15 April 2013
N is for NPC
NPC stands for Non-Player Character. It represents any character that is not controlled directly by a player, usually falling under DM control by default. The character is not defined by any other qualities, so they may be allies or antagonists. In essence, if the players are the main cast, NPCs are the supporting cast.
I like to make my NPCs independent units from the players. They are not the supporting cast in their own story, they're the star! In essence any individual is always the main protagonist in their own story. Just because a ragtag group of ruffians with swords shows up, doesn't mean they get to have their way about town. If the players act out of the social and legal norms, they can expect a visit from the city guards. Adventurers frequently are the bane of polite company and civilization. NPCs do not exist to cater to the party, eagerly waiting for them to arrive so they can magically come to life. They have their own lives and desires.
A Dungeon Master can make an NPC interesting with different voices, but for those not gifted with the vocal talents of Robin Williams, they can give their characters unique physical or personality traits. For the liberal DM, characters can be homosexual or transgendered, to add some flavor. It can be an easy trap to make every tavern owner a gruff grizzled man of forty, and every wizard an old man with a beard. I find it important to try and break from these conventions to allow for more interesting characters and thus a more interesting campaign. Don't think that NPCs must be character races or even sentient, a dragon or a dog can be an interesting character. I've had a lesbian drow slave master, an alcoholic archmage, a blackguard with a penchant for long winded speeches, a necromancer who was a triplet, an ogre tavern owner, and a gay cockney thieves guild master. Characters are as interesting as their personalities, not as their voices, and a good DM will attempt to bring something new from each NPC they create.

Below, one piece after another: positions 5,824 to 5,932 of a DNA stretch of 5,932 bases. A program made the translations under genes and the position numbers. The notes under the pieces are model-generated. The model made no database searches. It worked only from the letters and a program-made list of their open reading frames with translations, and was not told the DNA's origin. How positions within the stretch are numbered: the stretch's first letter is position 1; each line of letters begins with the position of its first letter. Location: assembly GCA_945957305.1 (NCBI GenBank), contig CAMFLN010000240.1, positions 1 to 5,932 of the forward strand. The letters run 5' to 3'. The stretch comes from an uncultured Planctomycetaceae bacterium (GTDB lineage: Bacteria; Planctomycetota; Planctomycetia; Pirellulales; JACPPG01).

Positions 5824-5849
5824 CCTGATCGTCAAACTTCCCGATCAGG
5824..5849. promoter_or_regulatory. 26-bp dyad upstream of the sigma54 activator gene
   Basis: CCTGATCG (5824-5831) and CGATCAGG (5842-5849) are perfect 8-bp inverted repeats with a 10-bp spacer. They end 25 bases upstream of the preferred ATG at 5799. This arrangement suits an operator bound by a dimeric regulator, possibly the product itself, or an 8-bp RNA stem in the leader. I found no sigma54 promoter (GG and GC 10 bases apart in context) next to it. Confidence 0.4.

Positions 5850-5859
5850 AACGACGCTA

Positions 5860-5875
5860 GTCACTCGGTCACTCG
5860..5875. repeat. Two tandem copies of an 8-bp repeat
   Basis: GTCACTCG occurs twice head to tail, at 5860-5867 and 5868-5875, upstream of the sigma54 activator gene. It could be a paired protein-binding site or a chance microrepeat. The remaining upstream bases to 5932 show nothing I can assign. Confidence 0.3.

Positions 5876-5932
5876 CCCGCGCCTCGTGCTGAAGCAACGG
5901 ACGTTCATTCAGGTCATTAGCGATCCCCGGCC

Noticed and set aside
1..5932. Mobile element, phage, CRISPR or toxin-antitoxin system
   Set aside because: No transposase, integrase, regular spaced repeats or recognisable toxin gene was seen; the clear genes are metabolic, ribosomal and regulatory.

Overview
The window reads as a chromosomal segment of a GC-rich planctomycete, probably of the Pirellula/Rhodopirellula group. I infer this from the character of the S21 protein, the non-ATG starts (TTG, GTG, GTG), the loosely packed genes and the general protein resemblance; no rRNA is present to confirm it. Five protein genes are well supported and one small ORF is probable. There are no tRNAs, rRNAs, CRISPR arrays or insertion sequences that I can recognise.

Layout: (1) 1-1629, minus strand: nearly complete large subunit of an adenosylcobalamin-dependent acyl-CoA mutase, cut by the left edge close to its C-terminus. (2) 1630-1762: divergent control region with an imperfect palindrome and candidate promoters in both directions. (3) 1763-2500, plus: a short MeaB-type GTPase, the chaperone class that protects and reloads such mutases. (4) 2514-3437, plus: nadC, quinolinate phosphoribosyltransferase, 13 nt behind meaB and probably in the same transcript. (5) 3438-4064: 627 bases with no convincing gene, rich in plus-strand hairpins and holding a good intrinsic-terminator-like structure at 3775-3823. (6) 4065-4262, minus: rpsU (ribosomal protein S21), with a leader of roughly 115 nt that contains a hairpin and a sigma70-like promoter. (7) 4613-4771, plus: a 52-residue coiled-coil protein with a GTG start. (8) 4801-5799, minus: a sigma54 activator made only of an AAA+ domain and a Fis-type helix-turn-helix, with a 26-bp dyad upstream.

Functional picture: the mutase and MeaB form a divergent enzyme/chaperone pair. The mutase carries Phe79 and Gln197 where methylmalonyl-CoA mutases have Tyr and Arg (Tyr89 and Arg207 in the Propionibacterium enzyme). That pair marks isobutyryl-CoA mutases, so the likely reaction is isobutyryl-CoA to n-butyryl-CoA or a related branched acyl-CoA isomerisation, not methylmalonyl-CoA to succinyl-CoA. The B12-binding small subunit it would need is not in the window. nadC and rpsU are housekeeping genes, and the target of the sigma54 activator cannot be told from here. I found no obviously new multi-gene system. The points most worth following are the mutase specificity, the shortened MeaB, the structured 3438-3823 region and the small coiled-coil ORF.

Of course, other characters such as henchmen, followers, familiars, or animal companions can be NPCs as well. In the case of those, oftentimes the player will be instrumental in offering feedback on what their personality will be like. A DM can decide on his own how much control he wants over those characters, I myself keep it to a minimum, as I already have so much to do, controlling NPCs that are around the party at all times can be a lot of work.
If you're looking for ideas, Paizo has a number of books and chapters devoted to just NPCs, including the NPC Codex, the NPC Guide, the Rival Guide, and the NPC Gallery within the GameMastery Guide. I would highly recommend any of those books for inspiration for your own NPCs, or even making them up using a great program called Hero Lab, which will help reduce the amount of time you spend making characters from scratch. Thanks for reading, and stay tuned tomorrow for "O is for Ooze".
D&D 3.5 NPCs
d20 NPC Wiki